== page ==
|So-called Celtic "ritual" spoons|
© Trustees of the British Museum
First, let us look at what is implied by the use of the word "ritual" in much archaeological writing. Many archaeologists condemn its usage explaining, and rightly so, that anything that cannot easily be interpreted can be described as "ritual" with no further explanation, a cop-out, in other words. Rituals are actions that are commonly observed or undertaken with little conscious knowledge of their history and significance, so saying "of probably ritual significance" can be widely accepted as-is. It takes an inquiring mind to then say "but what does this really mean? In matters of religious iconography, an extraverted thinking type would never even ask that question. Jung says of this type: "Irrational phenomena such as religious experiences, passions, and suchlike are often repressed to the point of complete unconsciousness" (General description of the types).
|Lituus on a Judean coin issued under|
photo: Classical Numismatic Group Inc.
"Immediately after midnight, or at the dawn of the day on which the official act was to take place, the augur, in the presence of the magistrate, selected an elevated spot with as wide a view as was obtainable. Taking his station here, he drew with his staff two straight lines cutting one another, the one from north to south, the other from east to west. Then to each of these straight lines he drew two parallel lines, thus forming a rectangular figure, which he consecrated according to a prescribed form of words. This space, as well as the space corresponding to it in the sky, was called a templum. At the point of intersection in the centre of the rectangle, was erected the tabernaculum. This was a square tent, with its entrance looking south. Here the augur sat down, asked the gods for a sign according to a prescribed formula, and waited for the answer." (Augures)You will note that the augur would make the familiar sign of the cross with the lituus staff and we must wonder about syncretism in its later Christian application. Also, remember that insular Celtic huts where this act might take place are circular while continental huts were rectangular. Insular rectangular structures not built by the earlier Belgae immigrants, such as at early Silchester were small shrines. We must also understand that the place within this cross where the templum was subsequently marked could be in any quadrant of that cross and perhaps there was a method to determine which quadrant it was drawn in.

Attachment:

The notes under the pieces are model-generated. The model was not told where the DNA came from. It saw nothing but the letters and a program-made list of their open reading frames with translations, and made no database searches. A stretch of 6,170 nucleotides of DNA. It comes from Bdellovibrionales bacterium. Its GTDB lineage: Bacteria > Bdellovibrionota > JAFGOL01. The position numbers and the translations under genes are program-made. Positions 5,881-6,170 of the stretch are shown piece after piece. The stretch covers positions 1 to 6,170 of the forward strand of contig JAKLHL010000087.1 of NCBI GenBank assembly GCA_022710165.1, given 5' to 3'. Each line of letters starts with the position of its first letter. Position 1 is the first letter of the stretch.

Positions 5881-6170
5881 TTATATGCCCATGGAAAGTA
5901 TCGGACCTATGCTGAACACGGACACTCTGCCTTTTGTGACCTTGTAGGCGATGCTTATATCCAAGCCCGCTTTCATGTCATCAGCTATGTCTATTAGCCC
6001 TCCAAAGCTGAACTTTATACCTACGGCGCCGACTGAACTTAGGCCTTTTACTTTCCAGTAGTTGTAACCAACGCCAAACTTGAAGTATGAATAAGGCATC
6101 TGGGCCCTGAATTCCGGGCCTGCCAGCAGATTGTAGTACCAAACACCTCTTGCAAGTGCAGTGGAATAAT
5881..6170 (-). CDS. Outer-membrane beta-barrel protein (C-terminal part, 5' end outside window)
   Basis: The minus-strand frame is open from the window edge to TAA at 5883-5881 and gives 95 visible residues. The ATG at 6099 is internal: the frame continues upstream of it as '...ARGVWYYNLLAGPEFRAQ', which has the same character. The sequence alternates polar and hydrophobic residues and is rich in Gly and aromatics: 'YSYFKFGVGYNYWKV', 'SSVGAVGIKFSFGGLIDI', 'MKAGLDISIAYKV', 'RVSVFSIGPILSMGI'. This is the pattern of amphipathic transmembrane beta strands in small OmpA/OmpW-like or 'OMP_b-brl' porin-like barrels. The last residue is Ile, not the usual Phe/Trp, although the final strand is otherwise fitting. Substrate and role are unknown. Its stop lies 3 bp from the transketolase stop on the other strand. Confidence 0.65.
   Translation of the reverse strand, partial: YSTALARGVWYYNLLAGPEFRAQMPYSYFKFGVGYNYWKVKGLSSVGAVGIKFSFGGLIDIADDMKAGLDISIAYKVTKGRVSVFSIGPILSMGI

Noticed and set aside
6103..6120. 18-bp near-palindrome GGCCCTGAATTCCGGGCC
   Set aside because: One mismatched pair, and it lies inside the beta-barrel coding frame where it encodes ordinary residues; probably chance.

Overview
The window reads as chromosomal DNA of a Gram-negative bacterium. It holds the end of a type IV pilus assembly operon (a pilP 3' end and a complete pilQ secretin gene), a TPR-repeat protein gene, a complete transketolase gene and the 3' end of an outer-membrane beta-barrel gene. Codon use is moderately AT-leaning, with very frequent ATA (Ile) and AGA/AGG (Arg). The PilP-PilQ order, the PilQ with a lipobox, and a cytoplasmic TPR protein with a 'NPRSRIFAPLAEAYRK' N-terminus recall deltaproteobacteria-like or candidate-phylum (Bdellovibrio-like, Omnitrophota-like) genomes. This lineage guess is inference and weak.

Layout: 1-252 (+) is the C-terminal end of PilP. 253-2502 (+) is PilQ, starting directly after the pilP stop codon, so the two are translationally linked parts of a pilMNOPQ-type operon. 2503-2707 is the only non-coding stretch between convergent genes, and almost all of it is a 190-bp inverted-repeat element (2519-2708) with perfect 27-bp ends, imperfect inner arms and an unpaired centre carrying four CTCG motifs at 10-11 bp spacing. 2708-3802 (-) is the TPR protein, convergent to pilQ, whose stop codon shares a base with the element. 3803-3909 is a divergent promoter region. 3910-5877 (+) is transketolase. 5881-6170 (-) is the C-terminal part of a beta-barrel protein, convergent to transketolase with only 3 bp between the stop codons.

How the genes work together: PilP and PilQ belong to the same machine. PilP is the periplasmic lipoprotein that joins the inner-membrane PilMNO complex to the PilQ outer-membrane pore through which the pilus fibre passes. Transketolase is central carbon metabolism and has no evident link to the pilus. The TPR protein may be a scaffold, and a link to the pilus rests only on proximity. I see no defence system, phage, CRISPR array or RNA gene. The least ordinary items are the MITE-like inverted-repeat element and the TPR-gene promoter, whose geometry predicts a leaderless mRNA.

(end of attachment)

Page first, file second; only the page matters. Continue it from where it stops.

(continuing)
The next question to ask is: "Did the Druids around the time of these spoons engage in augury?" Cicero says yes:
"Not even among barbarians is the practice of divination neglected since there are Druids in Gaul, one of whom I knew myself your guest and eulogist Diviciacus the Aeduan. He claimed to have knowledge of nature, which Greeks call 'physiologia' and he used to tell the future partly by means of augury and partly by conjecture." De Divinatione I, 90
image: Henri Moreau
The lituus is also shown on some Coriosolite coins as with the nose of the obverse head to the left, and possibly also with what are called the "whisks" around the head. The "leaf" attached to the curl in the whisks corresponds with some forms of the lituus shown in the Ambos and Krauskopf paper above. note also, the cross in front of the pony.
In front of the pony on the coin to the right, we see both a lituus spiral shape and the cross.
The name "lituus" was also adopted by the astronomer Roger Cotes (1682-1716) and it has strange similarities to what I have been discussing as the illustration below shows. I have no way of knowing how much of his naming decision and discovery was conscious and how much was due to its archetypal imagery.